In the coming decade the Gaia satellite will measure the positions and velocities of an unprecedented number of stars in our Galaxy, with unprecedented precision. Among many firsts, this revolutionary new data set will include full six-dimensional phase space information for millions of stars in the Galactic halo, including stars in many tidal streams. These streams, the products of hierarchical accretion, can be used to infer the Galactic gravitational potential thanks to the common origin of the stars in each one. We present a method for doing so by maximizing the information content (i.e. clumpiness) of the action space of the stream stars. This statistical approach eliminates the need to assign stars to particular streams. Using a toy model of the stellar halo in a known potential, and including updated error models for Gaia, we show that ground-based spectroscopic follow-up of faint halo stars is essential to complete the six-dimensional Gaia catalog and properly constrain the scale radius of the potential. By fitting a spherical NFW potential to streams in a cosmologically simulated halo, we show how oversimplification of the potential model affects fit results. This material is based upon work supported by the National Science Foundation under Award No. AST-1400989.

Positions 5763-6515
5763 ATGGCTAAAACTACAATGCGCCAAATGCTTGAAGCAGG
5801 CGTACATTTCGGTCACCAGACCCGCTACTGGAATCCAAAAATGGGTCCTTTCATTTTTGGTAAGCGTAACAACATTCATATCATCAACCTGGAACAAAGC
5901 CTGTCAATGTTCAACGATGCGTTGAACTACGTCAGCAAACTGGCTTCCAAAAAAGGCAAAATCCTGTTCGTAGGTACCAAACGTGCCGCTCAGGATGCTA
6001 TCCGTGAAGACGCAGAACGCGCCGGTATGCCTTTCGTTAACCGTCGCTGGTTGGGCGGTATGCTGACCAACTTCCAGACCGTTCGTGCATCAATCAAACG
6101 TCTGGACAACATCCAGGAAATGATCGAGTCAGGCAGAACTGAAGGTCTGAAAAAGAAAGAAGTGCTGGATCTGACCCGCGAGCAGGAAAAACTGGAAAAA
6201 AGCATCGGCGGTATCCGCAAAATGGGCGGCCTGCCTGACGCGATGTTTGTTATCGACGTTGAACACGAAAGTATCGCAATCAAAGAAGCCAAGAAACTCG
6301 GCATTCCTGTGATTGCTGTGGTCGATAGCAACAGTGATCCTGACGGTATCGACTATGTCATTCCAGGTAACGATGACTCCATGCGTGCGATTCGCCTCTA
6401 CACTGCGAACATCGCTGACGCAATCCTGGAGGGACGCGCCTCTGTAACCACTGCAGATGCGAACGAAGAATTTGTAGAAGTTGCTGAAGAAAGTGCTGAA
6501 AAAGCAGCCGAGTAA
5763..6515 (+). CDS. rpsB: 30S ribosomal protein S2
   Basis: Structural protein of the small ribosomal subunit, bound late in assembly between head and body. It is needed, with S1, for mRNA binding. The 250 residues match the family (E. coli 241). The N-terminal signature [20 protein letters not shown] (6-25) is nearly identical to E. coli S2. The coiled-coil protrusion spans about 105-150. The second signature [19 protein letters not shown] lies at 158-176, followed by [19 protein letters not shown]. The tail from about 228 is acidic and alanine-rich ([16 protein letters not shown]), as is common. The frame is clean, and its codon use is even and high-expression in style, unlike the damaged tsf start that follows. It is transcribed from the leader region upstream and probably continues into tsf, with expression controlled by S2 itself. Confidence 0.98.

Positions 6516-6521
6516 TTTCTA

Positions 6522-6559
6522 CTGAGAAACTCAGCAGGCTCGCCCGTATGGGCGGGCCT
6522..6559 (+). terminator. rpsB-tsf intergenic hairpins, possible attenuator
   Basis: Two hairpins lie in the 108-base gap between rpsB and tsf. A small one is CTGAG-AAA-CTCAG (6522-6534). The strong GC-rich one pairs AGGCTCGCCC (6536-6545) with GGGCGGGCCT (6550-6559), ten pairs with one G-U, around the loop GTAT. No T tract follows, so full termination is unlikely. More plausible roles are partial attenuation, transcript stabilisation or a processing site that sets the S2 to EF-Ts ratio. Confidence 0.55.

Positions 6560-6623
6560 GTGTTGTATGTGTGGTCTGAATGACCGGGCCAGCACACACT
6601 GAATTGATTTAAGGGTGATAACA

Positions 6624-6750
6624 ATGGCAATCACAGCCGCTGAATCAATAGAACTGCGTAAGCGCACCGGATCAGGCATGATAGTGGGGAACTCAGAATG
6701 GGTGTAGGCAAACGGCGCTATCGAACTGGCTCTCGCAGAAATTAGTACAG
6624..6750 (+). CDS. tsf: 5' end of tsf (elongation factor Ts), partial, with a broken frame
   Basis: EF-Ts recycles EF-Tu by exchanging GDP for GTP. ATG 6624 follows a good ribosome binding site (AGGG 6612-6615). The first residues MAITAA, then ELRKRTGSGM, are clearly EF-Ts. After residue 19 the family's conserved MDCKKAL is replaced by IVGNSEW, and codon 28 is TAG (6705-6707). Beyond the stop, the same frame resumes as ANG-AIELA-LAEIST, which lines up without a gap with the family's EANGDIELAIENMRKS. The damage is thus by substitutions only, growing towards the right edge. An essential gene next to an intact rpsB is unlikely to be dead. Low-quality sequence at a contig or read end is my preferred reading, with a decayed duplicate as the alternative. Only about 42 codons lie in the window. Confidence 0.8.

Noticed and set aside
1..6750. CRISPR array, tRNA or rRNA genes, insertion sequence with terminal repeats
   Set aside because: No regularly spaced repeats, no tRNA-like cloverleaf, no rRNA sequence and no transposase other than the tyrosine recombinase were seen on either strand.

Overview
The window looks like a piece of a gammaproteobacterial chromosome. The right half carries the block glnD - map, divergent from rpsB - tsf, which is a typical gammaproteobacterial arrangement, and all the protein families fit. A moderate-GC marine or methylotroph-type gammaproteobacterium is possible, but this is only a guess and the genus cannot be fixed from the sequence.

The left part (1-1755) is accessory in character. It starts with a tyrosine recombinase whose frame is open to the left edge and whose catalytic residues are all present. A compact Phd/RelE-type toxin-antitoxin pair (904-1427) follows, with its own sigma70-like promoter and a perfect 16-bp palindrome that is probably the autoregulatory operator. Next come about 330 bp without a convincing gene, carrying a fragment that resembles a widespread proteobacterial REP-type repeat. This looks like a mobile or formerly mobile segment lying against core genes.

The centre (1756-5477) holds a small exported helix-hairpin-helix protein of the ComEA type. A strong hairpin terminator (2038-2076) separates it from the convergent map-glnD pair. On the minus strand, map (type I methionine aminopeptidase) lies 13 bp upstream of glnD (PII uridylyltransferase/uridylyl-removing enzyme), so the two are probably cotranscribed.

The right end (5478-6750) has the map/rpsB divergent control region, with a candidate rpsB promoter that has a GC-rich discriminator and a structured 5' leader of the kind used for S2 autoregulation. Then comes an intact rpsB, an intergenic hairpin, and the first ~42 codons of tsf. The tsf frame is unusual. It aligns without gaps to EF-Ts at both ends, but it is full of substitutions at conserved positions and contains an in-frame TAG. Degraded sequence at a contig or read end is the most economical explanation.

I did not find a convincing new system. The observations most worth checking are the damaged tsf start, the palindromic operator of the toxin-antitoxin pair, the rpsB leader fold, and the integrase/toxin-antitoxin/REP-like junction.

|Number of pages||1|
|Journal||Bulletin of the American Astronomical Society|
|Publication status||Published - 1-Jan-2015|
|Event||American Astronomical Society, AAS Meeting #225, #119.02 - Seattle, Washington, United States|
Duration: 4-Jan-2015 → 8-Jan-2015